5 Technologies You Must See at formnext This Year14 November 2017
Formnext has officially begun! Over the next few days, the biggest names in additive manufacturing will be showcasing their latest products and developments at Europe’s largest trade fair and conference – including the RP Platform team.
As formnext gets underway, many leading 3D printer manufacturers have announced plans to unveil their new 3D printing systems at this year’s trade fair. At RP Platform, we’ve compiled a list of some of the new 3D printing systems we’re looking forward to seeing at formnext this week.
- A Game-Changer: ACEO’s new multi-material silicone 3D Printer
ACEO®, a subsidiary of German chemical giant Wacker Chemie AG, made waves in 2016 when it released the first industrial 3D printer for silicones. The release marked a key milestone in the application of silicone technology – and the company now looks set to take this innovation one step further as it reveals plans to unveil its new multi-material silicone printing system at formnext this week.
What’s new: ACEO®’s announcement promises to be another first for the German company. For the first time it will be possible to print multiple silicone materials simultaneously, allowing users to create more complex inner structures and parts with geometries that were previously impossible to produce. Applications of this technology will reportedly include small product series, bio-models and functional prototypes. So for those interested in the possibilities of silicone 3D printing, ACEO’s new printer is certainly one to watch.
- A New Contender: SondaSys SLS 3D printer
Polish manufacturer, Sondasys, will make its debut launch at formnext 2017 with its new Sondasys Selective Laser Sintering (SLS) 3D machine. Described as Poland’s first industrial-scale SLS printer, Sondasys marks the company’s first step into the industrial SLS market.
What’s new: With its highly advanced optical system and digitally-controlled processes, the SondaSys machine will be able to produce precise and high-quality parts. Moreover, it is equipped with two working chambers, which will enable users to optimise production costs and reduce material waste. The machine will also feature a user-friendly interface, allowing users to preview the printing process in real time.
- INTAMSYS’s New FUNMAT HT PRO 3D Printer
Earlier this year, INTAMSYS unveiled its FUNMAT HT Desktop 3D printer at RAPID + TCT, which marked a new addition to its FUNMAT 3D printer series. This week at formnext, the Shanghai-based manufacturer will be showcasing its latest machine in the series: the FUNMAT HT PRO – which is its largest 3D printer to date.
What’s new: The new FUNMAT HT PRO offers an open materials system, allowing users to print with a wider variety of materials, including PEEK, PC and ULTEM. In addition, the machine’s metal nozzle can withstand temperatures of up to 450ºC, and avoids clogging during the extrusion process. Warping and cracking issues are also alleviated thanks to the heated build chamber that is kept at a constant temperature, and the machine’s large build area allows users to print much larger parts.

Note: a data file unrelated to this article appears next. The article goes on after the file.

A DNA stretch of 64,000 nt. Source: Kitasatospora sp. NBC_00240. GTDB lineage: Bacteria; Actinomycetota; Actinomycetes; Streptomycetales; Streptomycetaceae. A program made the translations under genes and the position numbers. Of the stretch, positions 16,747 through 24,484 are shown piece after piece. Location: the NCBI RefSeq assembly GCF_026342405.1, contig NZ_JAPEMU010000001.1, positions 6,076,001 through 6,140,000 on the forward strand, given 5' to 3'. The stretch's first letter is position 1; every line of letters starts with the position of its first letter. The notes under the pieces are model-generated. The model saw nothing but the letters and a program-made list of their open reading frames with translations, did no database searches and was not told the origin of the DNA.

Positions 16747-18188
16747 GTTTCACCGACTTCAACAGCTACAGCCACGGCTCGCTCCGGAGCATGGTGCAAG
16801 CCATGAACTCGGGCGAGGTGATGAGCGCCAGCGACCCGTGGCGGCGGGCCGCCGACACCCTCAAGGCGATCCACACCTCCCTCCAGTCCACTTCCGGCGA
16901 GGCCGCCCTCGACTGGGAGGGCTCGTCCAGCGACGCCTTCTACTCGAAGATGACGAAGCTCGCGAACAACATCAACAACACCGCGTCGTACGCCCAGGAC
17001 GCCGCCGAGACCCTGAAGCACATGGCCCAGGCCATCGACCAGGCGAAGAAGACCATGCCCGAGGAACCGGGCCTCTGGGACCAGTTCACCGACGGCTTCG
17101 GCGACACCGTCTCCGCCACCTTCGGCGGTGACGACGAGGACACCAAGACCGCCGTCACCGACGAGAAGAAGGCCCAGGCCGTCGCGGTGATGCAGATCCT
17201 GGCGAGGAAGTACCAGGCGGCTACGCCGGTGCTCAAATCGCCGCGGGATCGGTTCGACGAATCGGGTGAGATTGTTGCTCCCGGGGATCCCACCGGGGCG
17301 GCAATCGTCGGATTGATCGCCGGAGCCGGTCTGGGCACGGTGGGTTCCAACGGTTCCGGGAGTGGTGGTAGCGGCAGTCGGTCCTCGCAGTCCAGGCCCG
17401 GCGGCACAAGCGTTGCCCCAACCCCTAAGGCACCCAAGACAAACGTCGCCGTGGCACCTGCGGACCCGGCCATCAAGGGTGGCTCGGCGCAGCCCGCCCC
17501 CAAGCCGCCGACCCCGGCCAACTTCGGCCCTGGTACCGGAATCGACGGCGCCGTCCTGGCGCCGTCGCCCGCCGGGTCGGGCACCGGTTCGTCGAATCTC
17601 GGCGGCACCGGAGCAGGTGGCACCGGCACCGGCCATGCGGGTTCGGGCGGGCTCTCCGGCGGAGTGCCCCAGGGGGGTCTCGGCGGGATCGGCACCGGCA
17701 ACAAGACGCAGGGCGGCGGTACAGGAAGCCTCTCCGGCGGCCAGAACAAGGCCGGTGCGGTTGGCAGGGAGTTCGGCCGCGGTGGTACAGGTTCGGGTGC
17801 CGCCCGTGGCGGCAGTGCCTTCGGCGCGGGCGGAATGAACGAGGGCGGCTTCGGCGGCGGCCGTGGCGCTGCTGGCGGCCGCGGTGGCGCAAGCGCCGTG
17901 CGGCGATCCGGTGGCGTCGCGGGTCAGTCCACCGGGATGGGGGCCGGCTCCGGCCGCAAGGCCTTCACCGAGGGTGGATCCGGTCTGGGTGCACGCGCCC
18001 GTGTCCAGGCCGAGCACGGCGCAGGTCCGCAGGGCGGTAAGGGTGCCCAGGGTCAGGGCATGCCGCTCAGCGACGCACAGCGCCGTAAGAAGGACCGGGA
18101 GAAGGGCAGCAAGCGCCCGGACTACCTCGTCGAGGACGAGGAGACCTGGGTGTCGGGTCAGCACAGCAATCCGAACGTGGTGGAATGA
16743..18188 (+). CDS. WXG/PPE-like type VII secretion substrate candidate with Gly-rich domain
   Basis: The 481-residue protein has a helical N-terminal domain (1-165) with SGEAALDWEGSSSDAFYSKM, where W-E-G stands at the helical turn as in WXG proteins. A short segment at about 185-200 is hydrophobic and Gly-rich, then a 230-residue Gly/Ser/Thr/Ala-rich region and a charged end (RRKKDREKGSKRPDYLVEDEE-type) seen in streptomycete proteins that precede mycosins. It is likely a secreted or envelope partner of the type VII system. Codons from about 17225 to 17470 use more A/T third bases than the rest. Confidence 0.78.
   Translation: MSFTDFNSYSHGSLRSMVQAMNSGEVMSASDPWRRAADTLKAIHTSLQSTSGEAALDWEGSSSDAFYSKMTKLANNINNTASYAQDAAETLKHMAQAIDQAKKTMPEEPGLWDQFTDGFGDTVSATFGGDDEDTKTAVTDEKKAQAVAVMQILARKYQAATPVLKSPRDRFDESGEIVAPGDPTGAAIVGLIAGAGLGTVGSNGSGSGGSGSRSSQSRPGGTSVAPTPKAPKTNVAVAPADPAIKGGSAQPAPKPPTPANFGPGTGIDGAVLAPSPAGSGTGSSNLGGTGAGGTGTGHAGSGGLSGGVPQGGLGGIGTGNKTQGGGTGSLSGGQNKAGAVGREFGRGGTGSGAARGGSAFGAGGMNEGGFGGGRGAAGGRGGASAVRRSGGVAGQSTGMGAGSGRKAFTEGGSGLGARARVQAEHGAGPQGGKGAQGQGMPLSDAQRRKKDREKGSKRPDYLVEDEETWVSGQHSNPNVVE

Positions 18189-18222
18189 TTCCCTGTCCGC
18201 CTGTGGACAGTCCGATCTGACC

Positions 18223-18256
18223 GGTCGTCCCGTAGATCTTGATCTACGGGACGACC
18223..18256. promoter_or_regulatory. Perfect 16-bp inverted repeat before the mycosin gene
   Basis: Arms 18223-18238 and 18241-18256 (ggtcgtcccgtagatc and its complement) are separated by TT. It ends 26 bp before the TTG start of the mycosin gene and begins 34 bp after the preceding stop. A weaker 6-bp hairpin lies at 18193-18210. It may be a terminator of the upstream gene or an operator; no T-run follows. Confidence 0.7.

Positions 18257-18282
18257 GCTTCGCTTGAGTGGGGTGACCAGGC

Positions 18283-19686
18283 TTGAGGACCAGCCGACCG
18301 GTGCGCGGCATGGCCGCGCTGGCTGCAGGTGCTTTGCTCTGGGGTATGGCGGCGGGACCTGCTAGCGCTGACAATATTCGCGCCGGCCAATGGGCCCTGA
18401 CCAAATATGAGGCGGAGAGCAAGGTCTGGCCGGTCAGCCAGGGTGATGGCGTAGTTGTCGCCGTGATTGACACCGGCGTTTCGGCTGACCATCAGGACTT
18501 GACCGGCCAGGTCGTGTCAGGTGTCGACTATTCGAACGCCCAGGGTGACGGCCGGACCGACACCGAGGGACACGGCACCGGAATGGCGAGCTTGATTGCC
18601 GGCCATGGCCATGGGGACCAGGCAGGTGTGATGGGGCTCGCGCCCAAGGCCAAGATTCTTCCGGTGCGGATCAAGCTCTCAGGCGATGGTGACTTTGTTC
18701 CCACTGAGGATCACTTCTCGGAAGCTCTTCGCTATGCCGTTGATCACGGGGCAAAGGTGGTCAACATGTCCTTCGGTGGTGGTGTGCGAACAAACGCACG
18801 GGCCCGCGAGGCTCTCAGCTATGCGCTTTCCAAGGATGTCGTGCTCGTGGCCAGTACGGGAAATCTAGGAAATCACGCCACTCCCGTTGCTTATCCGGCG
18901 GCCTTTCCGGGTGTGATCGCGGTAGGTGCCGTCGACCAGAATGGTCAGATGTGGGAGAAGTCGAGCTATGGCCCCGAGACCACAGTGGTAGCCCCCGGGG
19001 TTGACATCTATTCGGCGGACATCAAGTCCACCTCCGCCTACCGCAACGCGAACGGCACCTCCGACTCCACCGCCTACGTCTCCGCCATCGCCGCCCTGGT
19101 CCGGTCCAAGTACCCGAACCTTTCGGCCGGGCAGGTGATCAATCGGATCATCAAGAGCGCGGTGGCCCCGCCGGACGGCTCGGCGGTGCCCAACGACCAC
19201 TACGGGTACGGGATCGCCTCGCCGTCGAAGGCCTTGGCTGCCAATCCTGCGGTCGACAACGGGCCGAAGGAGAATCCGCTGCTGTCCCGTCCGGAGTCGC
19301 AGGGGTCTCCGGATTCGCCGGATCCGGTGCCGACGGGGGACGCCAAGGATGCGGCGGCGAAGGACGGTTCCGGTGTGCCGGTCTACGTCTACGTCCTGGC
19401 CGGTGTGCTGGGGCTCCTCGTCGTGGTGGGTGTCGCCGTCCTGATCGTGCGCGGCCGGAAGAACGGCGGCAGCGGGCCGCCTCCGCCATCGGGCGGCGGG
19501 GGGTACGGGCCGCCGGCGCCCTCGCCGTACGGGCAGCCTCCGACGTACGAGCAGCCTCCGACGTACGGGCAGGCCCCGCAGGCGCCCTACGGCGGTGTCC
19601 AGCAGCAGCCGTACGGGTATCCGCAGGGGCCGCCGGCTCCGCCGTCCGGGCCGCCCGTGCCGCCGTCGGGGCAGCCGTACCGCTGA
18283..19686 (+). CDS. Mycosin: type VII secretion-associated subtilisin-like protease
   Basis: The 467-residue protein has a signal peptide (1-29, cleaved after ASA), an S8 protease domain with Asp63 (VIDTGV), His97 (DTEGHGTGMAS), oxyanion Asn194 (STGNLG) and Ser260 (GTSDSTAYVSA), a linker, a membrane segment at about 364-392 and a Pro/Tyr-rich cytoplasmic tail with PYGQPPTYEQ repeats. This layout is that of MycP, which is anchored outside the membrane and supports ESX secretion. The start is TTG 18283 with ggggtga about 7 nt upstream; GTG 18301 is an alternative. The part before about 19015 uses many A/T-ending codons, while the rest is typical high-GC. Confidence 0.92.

- Renishaw’s RenAM 500Q four-laser AM system
Last month, UK-based engineering company Renishaw announced plans to reveal its new RenAM500Q four-laser system at formnext. Renishaw first launched its RenAM800 system at formnext 2015 and now, two years later, it hopes that its new four-laser system will expand the appeal of metal additive manufacturing to new industries.
What’s new: The new machine reportedly improves productivity as the production process is sped up fourfold – making it much faster than single-laser systems. And while the production time is reduced, Renishaw states that the machine will nevertheless maintain the quality of standard single laser systems. Coupled with a reduction in cost per part, Renishaw’s system looks set to further the evolution of metal additive manufacturing systems.
- Markforged: an evolution in carbon fibre and metal 3D printing technologies
The US-based 3D printer manufacturer has certainly had an eventful year so far, having recently raised $30 million in a funding round from investors such as Microsoft Ventures and Porsche SE. The company also announced the release of its first desktop metal printer – Metal X – at the start of the year. The system uses the company’s new metal 3D printing technology, Atomic Diffusion Additive Manufacturing (ADAM). Markforged has not limited itself to metal 3D printing applications, however, having created the first ever carbon fibre 3D printer in 2013. With new ways to print carbon fibre and metal, this startup looks set to continue making strides in the world of additive manufacturing.
What’s new: Markforged recently introduced two new models in its industrial 3D printer series: X3 and X5. The two systems joined X7, formerly known as Mark X. The company hopes that the introduction of these printers to market will enable more affordable manufacturing systems for customers. Each printer possesses varying capabilities and corresponding price points: for example, while the X3 supports Onyx, a temperature-resistant carbon fibre filled nylon, X5 offers the ability to reinforce this material with a strand of continuous fibreglass – providing added strength. With the momentum that Markforged has created thus far, we are certainly looking forward to seeing the new technologies it will be showcasing at formnext.
Make sure to check out the RP Platform booth at formnext this week! Find us at Hall 3, Booth G27.
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